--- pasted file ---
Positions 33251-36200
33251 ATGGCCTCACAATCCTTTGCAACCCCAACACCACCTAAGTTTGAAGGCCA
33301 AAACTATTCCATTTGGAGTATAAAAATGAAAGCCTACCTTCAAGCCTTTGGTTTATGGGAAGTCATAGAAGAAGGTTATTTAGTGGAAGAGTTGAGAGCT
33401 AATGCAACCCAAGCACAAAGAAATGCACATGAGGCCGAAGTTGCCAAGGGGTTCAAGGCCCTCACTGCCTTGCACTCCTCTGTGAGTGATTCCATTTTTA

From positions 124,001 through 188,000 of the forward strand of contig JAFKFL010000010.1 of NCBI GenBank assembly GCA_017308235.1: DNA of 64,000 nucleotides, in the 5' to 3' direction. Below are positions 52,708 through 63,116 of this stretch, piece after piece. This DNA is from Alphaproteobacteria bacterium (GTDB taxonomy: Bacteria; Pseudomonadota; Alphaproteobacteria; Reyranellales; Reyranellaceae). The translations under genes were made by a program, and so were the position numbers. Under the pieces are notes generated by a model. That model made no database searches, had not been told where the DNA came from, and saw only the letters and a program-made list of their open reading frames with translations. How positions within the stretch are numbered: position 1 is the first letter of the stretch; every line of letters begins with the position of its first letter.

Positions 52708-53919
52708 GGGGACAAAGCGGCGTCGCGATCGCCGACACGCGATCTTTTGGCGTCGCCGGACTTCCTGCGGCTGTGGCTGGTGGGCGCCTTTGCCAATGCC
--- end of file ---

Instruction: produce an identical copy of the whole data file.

Positions 33251-36200
33251 ATGGCCTCACAATCCTTTGCAACCCCAACACCACCTAAGTTTGAAGGCCA
33301 AAACTATTCCATTTGGAGTATAAAAATGAAAGCCTACCTTCAAGCCTTTGGTTTATGGGAAGTCATAGAAGAAGGTTATTTAGTGGAAGAGTTGAGAGCT
33401 AATGCAACCCAAGCACAAAGAAATGCACATGAGGCCGAAGTTGCCAAGGGGTTCAAGGCCCTCACTGCCTTGCACTCCTCTGTGAGTGATTCCATTTTTA

From positions 124,001 through 188,000 of the forward strand of contig JAFKFL010000010.1 of NCBI GenBank assembly GCA_017308235.1: DNA of 64,000 nucleotides, in the 5' to 3' direction. Below are positions 52,708 through 63,116 of this stretch, piece after piece. This DNA is from Alphaproteobacteria bacterium (GTDB taxonomy: Bacteria; Pseudomonadota; Alphaproteobacteria; Reyranellales; Reyranellaceae). The translations under genes were made by a program, and so were the position numbers. Under the pieces are notes generated by a model. That model made no database searches, had not been told where the DNA came from, and saw only the letters and a program-made list of their open reading frames with translations. How positions within the stretch are numbered: position 1 is the first letter of the stretch; every line of letters begins with the position of its first letter.

Positions 52708-53919
52708 GGGGACAAAGCGGCGTCGCGATCGCCGACACGCGATCTTTTGGCGTCGCCGGACTTCCTGCGGCTGTGGCTGGTGGGCGCCTTTGCCAATGCC